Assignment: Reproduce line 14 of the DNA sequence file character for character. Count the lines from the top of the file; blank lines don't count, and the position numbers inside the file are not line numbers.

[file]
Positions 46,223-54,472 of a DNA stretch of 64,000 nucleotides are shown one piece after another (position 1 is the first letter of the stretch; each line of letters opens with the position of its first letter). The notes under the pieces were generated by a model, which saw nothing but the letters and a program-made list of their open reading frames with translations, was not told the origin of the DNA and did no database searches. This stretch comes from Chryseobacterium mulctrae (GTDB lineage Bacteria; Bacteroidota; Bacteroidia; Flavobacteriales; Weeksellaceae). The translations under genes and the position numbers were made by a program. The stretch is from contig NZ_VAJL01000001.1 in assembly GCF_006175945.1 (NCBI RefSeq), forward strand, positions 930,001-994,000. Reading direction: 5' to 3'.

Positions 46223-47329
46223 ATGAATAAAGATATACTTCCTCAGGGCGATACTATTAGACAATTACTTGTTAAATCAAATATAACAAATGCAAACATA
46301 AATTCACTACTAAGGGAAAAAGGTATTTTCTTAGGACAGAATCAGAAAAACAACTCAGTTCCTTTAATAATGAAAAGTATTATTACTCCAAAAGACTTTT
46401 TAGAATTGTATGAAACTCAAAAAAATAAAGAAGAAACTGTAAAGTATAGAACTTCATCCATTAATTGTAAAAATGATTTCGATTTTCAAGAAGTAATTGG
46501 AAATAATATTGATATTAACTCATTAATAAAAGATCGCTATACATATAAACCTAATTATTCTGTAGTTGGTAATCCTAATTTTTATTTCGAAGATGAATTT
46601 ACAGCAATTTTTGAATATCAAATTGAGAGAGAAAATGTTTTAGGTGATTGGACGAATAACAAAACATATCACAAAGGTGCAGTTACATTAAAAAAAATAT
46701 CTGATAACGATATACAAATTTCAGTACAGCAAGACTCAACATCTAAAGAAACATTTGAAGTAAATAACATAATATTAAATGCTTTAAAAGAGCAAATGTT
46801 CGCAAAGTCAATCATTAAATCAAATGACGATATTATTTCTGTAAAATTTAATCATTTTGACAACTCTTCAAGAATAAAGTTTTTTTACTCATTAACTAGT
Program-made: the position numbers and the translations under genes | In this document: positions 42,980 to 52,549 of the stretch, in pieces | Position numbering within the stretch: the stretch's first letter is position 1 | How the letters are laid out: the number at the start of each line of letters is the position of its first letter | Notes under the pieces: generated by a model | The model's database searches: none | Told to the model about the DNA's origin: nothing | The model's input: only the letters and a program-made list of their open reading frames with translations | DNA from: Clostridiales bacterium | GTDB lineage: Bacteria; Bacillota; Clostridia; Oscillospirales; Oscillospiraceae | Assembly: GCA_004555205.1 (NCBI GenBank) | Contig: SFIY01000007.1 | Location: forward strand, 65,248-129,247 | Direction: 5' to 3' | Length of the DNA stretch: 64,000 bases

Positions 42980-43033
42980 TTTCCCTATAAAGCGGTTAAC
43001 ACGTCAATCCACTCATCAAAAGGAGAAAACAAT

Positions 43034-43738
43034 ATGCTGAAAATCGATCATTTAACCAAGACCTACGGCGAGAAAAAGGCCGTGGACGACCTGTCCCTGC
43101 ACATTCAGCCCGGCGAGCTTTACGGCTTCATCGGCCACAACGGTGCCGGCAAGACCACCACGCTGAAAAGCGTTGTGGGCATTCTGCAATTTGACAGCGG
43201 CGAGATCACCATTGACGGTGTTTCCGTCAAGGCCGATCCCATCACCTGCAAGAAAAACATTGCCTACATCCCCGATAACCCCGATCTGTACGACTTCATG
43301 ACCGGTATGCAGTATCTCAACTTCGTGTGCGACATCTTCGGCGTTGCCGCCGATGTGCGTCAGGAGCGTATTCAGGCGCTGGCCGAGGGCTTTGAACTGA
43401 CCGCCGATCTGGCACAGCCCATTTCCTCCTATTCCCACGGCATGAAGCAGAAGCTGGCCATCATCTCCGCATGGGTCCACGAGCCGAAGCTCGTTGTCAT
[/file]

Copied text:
Positions 43034-43738